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Controlling Acid Diffusion – An Explanation for the ‘Extra Carbon’ Effect

The loss of charge-acceptance that severely limits the use of lead–acid batteries under high-rate partial state-of-charge (HRPSoC) duty is known to involve a complex interplay between: (i) negative active-material (NAM) composition; (ii) crystallization and morphology of lead sulfate; (iii) limitations on acid diffusion. This presentation focuses on the influence of acid diffusion and extra carbon in the NAM, and their respective effects on HRPSoC cycle-life. A unique electrochemical flow-cell has been constructed to control acid diffusion rates for a series of standard and carbon-enhanced negative electrodes. In preliminary characterization experiments, the formation of lead sulfate (during discharge) and hydrogen gas (at top-of-charge) were found to restrict flow rate reversibly. Under hybrid electric vehicle (HEV) duty, standard and carbon-enhanced electrodes achieved 600 and 7500 cycles, respectively. Electrolyte flow rates at failure were ~10% of the original values, with much of the decrease occurring early in service when the overall concentration of lead sulfate was relatively low. All electrodes ultimately failed due to bulk accumulation of lead sulfate (~80 wt.%). Early in service, elemental analysis of NAM cross-sections showed that all the electrodes developed a band of lead sulfate in their outer regions (nearest to bulk electrolyte). For carbon-enhanced electrodes, this feature was particularly dense and thin, thereby indicating that such a layer is necessary for sustained performance in HRPSoC duty. Combining compositional data with a study of flow-rates and charge return suggests that a dense, compact layer of lead sulfate restricts the supply of higher strength acid to the interior of the NAM, thereby preserving an ‘inner acid reservoir’ of lower concentration. The latter promotes greater charge return, which slows down the build-up of lead sulfate. These findings suggest several ways of designing batteries which are better suited to applications that involve HRPSoC duty.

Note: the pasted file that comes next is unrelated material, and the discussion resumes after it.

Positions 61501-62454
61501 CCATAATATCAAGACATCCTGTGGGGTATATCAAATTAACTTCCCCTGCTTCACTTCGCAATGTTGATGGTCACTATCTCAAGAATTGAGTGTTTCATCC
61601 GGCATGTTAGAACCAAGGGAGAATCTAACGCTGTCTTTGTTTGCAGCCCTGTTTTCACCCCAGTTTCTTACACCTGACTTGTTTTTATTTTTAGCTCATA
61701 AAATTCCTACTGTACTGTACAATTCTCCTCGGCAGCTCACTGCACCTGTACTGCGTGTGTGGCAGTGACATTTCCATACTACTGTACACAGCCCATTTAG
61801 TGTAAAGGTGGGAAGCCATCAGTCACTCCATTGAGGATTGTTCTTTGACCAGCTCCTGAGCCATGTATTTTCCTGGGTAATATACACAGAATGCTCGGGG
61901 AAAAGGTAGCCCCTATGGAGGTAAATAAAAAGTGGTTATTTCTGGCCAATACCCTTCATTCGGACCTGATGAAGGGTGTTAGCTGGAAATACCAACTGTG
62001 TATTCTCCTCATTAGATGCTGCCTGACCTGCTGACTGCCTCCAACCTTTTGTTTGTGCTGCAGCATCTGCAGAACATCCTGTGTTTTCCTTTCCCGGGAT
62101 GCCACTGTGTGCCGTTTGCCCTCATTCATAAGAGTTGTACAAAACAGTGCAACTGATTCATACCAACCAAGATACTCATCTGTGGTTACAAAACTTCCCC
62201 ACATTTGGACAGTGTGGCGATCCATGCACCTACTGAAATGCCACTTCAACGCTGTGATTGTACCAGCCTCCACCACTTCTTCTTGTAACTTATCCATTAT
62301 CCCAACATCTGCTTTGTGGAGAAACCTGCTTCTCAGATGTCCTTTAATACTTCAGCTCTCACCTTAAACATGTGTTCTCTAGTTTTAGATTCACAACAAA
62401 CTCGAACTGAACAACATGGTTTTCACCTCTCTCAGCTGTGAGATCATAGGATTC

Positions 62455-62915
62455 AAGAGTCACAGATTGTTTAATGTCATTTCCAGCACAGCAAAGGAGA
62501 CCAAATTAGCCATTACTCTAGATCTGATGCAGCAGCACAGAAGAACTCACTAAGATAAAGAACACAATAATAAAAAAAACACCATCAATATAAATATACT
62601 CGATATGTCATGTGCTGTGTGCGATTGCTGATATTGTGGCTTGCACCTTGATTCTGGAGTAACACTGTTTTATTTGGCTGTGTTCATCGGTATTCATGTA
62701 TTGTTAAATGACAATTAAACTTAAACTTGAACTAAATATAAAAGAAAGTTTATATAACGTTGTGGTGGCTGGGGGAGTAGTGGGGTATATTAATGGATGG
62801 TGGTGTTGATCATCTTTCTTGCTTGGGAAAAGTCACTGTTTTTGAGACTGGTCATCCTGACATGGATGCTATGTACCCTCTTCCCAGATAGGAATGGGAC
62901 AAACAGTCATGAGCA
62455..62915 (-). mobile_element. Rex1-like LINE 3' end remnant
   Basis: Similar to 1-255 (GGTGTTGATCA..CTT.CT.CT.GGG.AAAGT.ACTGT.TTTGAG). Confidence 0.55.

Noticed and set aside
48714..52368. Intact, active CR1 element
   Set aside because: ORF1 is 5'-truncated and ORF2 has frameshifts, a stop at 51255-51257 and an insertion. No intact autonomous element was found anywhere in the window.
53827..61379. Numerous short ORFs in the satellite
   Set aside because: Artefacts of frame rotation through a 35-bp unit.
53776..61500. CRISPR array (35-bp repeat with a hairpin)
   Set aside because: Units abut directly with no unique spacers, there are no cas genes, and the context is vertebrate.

Russell Newnham

CTO, Electric Applications Incorporated

Russel Newnham is the Chief Technical Officer at Electric Applications Incorporated in Phoenix, USA. For twenty year before this, he conducted the research and development of lead–acid and lithium batteries at CSIRO in Australia. Russell has also served as the Technical Manager at the NorthStar Battery Company in Springfield, USA.

Donald Karner

Electric Applications Incorporated

Chad Stone

Swinburne University

Peter Mahon

Swinburne University